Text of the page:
Australia: The Land Where Time Began

A biography of the Australian continent 

The Jurassic Period 208-144 mya                                                                           

The global climate at this time tended to be warm to hot. Australia was still close to the Antarctic Circle and, like the rest of Pangaea, was covered with vegetation consisting mostly of conifers, cycads and ferns. Rift valleys, the forerunners of the fragmentation of Pangaea were forming. The dominant land vertebrates at this time was still dinosaurs.

Australian geological-palaeogeographical setting²

The primary influences on the shifting pattern of environments that occurred throughout the period were global sea level/base level changes, changes in palaeogeographic location, and in the early part of the period the new tectonic regime that became established at that time Bradshaw & Yeung, 1990,1992; McKellar in press). The breakup of Pangaea and in its southern part, Gondwana, controlled these parameters, and also an important factor was the change in the direction of rotation of Pangaea that occurred at about the beginning of the Jurassic.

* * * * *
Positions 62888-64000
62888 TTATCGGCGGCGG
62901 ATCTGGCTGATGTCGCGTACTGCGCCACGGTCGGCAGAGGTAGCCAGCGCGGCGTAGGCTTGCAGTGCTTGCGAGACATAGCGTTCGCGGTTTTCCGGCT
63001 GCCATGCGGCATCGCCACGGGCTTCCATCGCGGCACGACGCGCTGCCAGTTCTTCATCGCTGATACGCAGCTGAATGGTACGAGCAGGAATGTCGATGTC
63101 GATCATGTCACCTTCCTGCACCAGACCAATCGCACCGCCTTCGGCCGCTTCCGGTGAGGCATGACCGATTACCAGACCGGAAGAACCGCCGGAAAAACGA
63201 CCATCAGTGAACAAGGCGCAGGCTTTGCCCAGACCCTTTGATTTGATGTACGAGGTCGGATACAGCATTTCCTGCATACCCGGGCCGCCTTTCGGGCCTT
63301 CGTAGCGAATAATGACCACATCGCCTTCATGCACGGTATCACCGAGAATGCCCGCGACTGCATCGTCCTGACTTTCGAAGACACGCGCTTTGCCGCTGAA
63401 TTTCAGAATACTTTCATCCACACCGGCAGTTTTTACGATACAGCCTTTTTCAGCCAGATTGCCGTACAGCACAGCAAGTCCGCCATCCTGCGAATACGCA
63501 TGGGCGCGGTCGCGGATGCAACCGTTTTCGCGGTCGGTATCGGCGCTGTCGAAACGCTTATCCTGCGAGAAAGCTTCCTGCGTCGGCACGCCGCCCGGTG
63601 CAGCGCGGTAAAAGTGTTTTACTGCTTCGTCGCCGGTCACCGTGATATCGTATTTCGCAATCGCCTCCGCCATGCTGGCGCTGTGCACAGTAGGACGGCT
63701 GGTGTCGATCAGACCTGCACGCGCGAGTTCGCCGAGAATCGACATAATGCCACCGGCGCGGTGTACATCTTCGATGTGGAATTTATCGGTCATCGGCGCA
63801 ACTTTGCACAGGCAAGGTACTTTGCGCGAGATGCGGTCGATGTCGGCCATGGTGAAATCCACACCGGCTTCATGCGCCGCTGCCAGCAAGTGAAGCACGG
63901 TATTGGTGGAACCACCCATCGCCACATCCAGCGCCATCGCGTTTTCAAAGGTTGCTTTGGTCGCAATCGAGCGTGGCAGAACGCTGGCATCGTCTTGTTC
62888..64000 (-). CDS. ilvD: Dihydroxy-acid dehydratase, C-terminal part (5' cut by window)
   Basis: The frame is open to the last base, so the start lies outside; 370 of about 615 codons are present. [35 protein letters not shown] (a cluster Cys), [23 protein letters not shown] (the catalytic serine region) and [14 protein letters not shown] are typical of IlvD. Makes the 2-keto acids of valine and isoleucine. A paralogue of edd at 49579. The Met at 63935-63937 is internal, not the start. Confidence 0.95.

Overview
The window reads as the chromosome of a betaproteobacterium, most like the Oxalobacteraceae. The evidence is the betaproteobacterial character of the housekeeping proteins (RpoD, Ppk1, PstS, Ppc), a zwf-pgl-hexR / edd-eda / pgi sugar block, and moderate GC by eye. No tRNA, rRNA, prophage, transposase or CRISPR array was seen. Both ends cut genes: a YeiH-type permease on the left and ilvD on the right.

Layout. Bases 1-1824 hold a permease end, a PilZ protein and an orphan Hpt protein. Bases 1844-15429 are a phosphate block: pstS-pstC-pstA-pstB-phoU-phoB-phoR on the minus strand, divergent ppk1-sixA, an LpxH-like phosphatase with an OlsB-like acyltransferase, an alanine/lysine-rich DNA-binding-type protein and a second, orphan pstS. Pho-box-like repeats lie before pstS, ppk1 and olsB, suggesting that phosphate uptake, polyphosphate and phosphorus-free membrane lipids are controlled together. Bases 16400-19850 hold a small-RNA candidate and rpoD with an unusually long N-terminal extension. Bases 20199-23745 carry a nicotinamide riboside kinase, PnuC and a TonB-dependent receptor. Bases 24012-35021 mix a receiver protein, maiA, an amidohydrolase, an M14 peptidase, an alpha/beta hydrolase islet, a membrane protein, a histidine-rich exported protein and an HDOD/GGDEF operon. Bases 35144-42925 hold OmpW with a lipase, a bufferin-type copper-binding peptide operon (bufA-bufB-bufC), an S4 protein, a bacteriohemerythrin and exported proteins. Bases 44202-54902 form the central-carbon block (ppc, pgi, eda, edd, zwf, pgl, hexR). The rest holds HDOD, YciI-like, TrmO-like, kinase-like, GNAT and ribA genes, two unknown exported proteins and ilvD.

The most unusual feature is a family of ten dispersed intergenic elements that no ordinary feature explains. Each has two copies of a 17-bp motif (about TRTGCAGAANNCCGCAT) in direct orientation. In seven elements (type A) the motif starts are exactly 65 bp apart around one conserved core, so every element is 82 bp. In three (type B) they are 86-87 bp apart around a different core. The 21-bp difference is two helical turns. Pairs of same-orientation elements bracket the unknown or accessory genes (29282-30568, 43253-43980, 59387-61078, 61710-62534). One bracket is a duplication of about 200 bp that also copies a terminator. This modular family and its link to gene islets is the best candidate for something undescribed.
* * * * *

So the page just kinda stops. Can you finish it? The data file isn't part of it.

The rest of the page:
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Sources & Further reading

  1. Mary E. White, 1993, The Nature of Hidden Worlds: Animals and plants in prehistoric Australia and New Zealand, Reed
  2. Turner, S., Bean, L.B., Dettmann, M., McKellar, J. L., McLoughlin, S. & Thulborn, 2009; Australian Jurassic sedimentary and fossil successions: current work and future prospects for marine and non-marine correlation, GFF, Vol. 31, (Pt 1-2, June), pp 49-70. Stockholm, ISSN 1103-5897
Author: M. H. Monroe
Last updated 03/08/2012

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